Too good to be true is a visual analysis of creating an online identity, parafiction and the performativity of social media through the (artificial) eye of fake Instagram personality Stella Spetto.
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From Stellapedia, the expensive encyclopedia
Stella Belladonna Spetto (born July 20, 1991) is a fictional Italian-American model, social media personality and socialite created
From an artistic perspective, her Instagram account blurs the line between reality and fantasy by creating a parafictional reality using social media as a simulacrum.
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July 20, 1991 (age 26)
Los Angeles, California,
5 ft 6 in (168 cm)
This is the prenatal phase, if you will.
This is when Stella was nothing but a small, irrelevant thought.
From the beginning it was apparent for the creator she wanted to delve deep into the idea
of body dysmorphia and self-completion. These themes are not only intriguing to her but they are also more relevant than ever. Just take a look at how the typical millennial presents him- or herself and the growth and struggles of the transgender community.
It's safe to say that almost everybody experienced body dysmorphia and self-completion to some degree, even when they're unaware of it or entirely reject the idea of it.
The creator has had an infatuation with personification since she was a child. At a very young age she began experimenting with makeup and clothing to radically change her appearance. Growing up with a fashion designer only fueled this interest. As a teenager she briefly explored the world of cosplay, as this was something similar to what she loved. But it didn't quite quench her thirst.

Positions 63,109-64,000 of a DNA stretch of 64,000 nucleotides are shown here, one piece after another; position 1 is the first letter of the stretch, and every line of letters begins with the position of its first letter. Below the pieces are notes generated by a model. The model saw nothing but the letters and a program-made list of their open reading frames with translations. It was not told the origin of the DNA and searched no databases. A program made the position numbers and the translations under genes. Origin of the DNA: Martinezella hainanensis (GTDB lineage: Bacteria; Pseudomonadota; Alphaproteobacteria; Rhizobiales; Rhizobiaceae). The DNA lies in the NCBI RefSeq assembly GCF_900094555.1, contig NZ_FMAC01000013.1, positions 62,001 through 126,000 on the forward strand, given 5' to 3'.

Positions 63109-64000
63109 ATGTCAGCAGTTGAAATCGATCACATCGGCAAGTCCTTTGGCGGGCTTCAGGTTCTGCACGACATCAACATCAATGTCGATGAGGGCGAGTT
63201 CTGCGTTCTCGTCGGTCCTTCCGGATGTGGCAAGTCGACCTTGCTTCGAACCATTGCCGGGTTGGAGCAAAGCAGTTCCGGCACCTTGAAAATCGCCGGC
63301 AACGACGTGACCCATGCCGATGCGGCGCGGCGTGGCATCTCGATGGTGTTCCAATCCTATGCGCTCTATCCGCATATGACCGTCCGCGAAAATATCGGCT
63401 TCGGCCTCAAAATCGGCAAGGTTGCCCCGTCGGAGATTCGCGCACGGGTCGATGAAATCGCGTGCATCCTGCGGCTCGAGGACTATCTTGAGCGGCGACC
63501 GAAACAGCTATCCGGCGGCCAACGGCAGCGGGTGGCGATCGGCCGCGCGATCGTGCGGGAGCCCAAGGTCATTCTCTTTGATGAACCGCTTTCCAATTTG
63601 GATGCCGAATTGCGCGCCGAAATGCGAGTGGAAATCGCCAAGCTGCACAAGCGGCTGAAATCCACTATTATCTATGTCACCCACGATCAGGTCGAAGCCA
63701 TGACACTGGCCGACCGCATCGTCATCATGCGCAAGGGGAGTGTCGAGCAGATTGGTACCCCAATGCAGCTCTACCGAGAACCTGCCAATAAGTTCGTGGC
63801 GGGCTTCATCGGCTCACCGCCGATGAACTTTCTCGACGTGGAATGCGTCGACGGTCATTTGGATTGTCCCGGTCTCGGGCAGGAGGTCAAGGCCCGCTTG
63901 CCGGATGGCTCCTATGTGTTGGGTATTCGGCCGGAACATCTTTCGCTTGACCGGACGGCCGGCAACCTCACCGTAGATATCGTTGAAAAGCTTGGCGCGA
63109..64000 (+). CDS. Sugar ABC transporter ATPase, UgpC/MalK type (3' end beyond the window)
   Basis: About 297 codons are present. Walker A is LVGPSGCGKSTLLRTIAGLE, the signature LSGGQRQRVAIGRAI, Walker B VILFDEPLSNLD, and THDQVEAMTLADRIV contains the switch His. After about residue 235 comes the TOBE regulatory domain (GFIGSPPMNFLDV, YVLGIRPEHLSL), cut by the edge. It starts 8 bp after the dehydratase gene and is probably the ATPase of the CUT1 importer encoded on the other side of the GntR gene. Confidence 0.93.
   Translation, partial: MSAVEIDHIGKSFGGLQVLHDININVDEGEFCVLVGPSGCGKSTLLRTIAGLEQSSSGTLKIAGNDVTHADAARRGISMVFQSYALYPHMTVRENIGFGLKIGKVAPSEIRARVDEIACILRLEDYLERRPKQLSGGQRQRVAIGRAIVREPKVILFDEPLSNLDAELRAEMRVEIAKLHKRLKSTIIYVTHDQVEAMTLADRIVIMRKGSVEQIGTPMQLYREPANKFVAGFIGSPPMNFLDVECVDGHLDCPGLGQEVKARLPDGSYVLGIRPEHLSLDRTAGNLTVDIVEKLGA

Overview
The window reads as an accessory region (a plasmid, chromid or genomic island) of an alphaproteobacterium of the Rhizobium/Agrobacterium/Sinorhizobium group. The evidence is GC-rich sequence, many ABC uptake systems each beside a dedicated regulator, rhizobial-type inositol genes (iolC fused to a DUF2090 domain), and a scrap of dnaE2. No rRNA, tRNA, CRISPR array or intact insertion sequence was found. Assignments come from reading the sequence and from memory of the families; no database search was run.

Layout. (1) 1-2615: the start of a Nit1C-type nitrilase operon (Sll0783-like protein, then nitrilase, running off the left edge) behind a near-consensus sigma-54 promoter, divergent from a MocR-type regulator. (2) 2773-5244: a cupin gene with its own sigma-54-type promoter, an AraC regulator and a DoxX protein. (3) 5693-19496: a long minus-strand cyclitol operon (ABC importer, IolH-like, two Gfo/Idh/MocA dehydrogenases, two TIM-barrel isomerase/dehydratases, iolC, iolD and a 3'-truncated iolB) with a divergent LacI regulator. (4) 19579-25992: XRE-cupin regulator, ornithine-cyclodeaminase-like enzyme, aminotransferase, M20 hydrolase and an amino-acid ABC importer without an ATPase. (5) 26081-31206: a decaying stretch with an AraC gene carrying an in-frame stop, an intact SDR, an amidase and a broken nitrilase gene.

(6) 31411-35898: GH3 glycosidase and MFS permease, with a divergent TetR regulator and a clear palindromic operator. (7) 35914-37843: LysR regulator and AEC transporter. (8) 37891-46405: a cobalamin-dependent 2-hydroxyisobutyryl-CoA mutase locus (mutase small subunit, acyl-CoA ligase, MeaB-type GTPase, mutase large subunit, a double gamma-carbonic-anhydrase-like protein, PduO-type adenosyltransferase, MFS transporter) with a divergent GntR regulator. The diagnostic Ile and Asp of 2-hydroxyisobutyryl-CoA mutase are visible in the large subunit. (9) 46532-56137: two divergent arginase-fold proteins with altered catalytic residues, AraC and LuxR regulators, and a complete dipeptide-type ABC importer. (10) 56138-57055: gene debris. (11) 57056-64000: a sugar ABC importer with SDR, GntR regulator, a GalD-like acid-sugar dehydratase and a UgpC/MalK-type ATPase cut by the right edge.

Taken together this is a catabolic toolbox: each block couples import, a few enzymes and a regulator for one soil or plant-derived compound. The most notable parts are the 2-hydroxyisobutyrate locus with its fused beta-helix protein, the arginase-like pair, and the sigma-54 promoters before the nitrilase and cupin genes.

In college her love for personification rekindled as she was constantly challenged to make illustrations. So why not illustrate using her body, it's her most expressive medium after all. It became somewhat of an obsession that took over. It forced her to not only become an illustrator but also a character designer, makeup artist, stylist, photographer, editor and art director. All of this accumulated in her bachelor project De Vertegenwoordigers where she depicted the extraordinarily ordinary lives of her home towns residents. The first drafts of these photographs got her an internship at Flemish television production company Woestijnvis, where she primarily became responsible for the advertising campaign and branding of the 14th season of De Slimste Mens ter Wereld.
This infatuation with personification would manifest itself in her master project somehow, no matter what the subject was going to be.
So the researching began and it didn't take long before she fell into the hole of the internet where she began to look at social media personalities and the pursuit of beauty differently.
November 13, 2018
Genesis Breyer P-Orridge, Lady Jaye
To put it simply, everything changed when the master coaches at weekly meetings in college told her to "just start photographing".
So she went home and ordered a cheap photo studio which consisted of a few backdrops and two softboxes. She started photographing herself to see what was going to happen. This soon turned into a weird fascination with Kim Kardashian and the way she poses on her Instagram photos. She also found out you can make prosthetics with Vaseline and all-purpose flour.